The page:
Goal For The Green

Para-education and green living information

Where Do Ladybugs Live?

Sep-19-2009 By Barbara Zak

Ladybugs, also known by their scientific name of  Coccinellidae,  are a member of the family of beetles.  They are also known as ladybirds in (British English, Australian English, and South African English speaking countries),  and ladybugs is the preferred term in North America.  Some scientist refer to them as lady beetles.

Ladybugs (Coccinellids) are found worldwide, in almost any type of climate, and in wetlands. However, they won’t fly if the temperature is below 55 degrees fahrenheit.  There are over 5,000 species described, with more than 450 species that are native to North America alone.  They are small insects, ranging from 1 mm to 10 mm (0.04 to 0.4 inches), and are usually yellow, orange, or scarlet with small black spots on their wings, with six black legs, their head and antennae are also usually black.

A ladybug standing on a leaf. Photograph taken...
Image via Wikipedia

In the spring,  the female ladybug lays her tiny, pale yellow eggs in clusters of ten to 50 on the underside of plant leaves, near colonies of aphids. Three to five days later the larvae hatch. They look much like miniature alligators, usually gray or black, with bright spots.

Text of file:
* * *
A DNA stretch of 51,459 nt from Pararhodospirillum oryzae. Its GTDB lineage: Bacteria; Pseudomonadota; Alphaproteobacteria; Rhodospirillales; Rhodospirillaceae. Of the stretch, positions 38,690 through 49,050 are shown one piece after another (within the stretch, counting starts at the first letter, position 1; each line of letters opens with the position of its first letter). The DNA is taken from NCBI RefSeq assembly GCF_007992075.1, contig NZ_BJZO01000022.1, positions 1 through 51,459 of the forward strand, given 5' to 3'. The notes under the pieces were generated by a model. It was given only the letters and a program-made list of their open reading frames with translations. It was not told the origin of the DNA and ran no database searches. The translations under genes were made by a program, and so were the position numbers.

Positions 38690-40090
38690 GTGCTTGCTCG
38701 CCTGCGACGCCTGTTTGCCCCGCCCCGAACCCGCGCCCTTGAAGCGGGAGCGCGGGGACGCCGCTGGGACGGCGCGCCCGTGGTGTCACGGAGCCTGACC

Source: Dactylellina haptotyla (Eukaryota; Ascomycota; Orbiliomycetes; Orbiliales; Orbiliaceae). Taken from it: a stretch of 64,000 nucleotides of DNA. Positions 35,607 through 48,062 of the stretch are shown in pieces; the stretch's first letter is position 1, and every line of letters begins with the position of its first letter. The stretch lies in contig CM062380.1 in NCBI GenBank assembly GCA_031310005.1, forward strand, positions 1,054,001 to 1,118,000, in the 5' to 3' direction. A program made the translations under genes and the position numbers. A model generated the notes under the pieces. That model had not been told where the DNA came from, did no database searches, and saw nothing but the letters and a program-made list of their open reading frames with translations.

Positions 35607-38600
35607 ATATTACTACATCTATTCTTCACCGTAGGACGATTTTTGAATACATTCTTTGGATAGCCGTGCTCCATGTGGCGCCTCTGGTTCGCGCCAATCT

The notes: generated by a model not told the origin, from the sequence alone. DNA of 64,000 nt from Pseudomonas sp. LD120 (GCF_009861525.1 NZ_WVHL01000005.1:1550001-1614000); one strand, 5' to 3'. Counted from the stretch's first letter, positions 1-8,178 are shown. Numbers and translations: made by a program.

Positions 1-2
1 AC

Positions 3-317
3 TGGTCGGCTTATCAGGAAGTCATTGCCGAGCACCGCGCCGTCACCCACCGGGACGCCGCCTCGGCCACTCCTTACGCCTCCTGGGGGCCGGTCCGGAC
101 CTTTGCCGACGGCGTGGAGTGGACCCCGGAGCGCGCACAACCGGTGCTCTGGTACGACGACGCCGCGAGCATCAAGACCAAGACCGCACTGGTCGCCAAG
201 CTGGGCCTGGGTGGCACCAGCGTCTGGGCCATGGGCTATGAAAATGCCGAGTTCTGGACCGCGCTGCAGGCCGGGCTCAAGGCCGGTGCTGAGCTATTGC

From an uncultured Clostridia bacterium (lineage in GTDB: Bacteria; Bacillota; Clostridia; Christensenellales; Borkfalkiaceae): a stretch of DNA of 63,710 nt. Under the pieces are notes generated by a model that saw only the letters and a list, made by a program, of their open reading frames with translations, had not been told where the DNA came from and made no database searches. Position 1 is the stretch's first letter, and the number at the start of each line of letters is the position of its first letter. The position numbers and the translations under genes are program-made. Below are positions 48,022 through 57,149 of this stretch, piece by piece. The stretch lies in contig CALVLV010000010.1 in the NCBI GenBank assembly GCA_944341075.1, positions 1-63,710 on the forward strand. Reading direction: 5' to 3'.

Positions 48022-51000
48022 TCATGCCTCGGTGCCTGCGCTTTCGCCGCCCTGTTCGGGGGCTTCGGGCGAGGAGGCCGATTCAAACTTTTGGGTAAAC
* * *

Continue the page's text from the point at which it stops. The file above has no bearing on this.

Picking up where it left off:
After hatching, the larva immediately start killing and eating aphids. A single ladybug consumes about 5,000 aphids in his or her lifetime: 400 aphids are consumed, just in the larva stage.  Two to three weeks later, the larva pupates on a leaf, and transforms to an adult. Then as an adult, consumes another 4600 aphids in their lifetime.

During the summer, ladybugs live in shrubs, branches, and flowers, in fields, gardens, and on plants . During autumn , they form a colony called coleptera.  Then, they find and crawl to protective hiding places, such as tree stumps, cracks in wood, or in ground cover types of vegetation.  This then becomes a place to hibernate–at the base of a tree, along a fence row, under a fallen tree, or even under a rock. They crawl under leaves to protect themselves from the winter cold.  The fascinating thing is, they can hibernate in groups of 50 to 100 million, to produce and conserve warmth.  Most ladybugs only live for several months, but some can survive longer.

Generally, ladybugs are considered useful insects, as many species feed on aphids or scale insects, which are pests in gardens, agricultural fields, orchards, and similar places. There fore, they have been termed as a ” gardeners best friend”.  Some people consider seeing them or having them land on their body, to be a sign of “good luck”.

See where the cutest ladybugs live!

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